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Cynthia Connolly’s black-and-white documentary series “Letters on Top of Buildings” dates back to the photographer and art impresario’s childhood in Los Angeles. Connolly used to ride in the backseat of her mother’s car on the elevated highways of L.A., watching as the car whizzed by old art deco signs on building roofs. Connolly later spent several years tracking down similar signs, bringing her to such locales as Arizona, Louisiana, New York and West Virginia, as well as Virginia and the District of Columbia, which is represented by such businesses as Bloomingdale Liquor and Yellow Cab. Her images, ringed with a simple black frame, always point skyward, pairing the aging, archaic, scaffold-supported signs with almost heavenly views of the sky. Connolly’s images aren’t infused with the wittiness of Robert Cottingham’s photorealistic paintings of old neon signs or the pathos that pervades Camilo Jose Vergara’s photographs of decaying Americana, but they do justice to bygone architectural details that are at once derelict and grand. Also on view: recent Corcoran College of Art and Design grad Pamela Hadley’s video projection of Hawaiian clouds at 14,000 feet and Baltimore-based Cara Ober’s batik-like works on canvas and paper — floral, geometrical and fingerprint patterns made with bronze paint that breaks down into an unexpected array of hues.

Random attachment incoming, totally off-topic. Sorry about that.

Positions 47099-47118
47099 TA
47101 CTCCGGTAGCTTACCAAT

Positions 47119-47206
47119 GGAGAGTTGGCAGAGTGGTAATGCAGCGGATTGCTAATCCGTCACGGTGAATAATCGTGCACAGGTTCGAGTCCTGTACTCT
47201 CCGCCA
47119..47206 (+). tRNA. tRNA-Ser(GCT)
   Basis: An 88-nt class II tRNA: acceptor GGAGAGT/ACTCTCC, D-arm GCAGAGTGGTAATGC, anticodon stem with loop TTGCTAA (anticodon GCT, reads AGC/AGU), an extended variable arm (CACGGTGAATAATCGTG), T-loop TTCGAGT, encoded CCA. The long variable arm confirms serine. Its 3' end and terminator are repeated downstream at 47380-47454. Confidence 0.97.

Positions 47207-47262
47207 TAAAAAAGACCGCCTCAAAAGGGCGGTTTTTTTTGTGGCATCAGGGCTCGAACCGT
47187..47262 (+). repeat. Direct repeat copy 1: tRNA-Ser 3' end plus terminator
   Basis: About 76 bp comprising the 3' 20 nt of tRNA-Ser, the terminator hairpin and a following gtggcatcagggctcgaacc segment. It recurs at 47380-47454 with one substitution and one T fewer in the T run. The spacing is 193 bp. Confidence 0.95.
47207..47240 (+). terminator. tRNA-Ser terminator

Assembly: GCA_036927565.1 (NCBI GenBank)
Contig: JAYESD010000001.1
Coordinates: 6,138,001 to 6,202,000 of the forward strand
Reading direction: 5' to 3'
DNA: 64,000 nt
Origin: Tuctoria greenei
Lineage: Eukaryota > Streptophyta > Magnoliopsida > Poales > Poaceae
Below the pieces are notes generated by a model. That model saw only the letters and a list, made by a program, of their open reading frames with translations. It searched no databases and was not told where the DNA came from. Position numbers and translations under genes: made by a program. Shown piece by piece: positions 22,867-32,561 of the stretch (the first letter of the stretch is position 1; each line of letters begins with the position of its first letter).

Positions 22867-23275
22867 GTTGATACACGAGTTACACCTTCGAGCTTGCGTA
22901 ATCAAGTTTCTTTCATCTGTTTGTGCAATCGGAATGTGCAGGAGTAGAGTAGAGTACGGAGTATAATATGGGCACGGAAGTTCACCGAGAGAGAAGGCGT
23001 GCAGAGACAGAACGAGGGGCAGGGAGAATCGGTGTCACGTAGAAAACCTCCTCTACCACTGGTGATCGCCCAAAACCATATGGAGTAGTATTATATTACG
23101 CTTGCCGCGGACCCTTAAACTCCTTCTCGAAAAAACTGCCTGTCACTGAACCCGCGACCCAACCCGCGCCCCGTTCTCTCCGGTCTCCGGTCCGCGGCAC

Through June 16 at Civilian Art Projects, 1019 7th St. NW, Washington, D.C. (202) 607-3804. Wed-Thur-Sat 1-6pm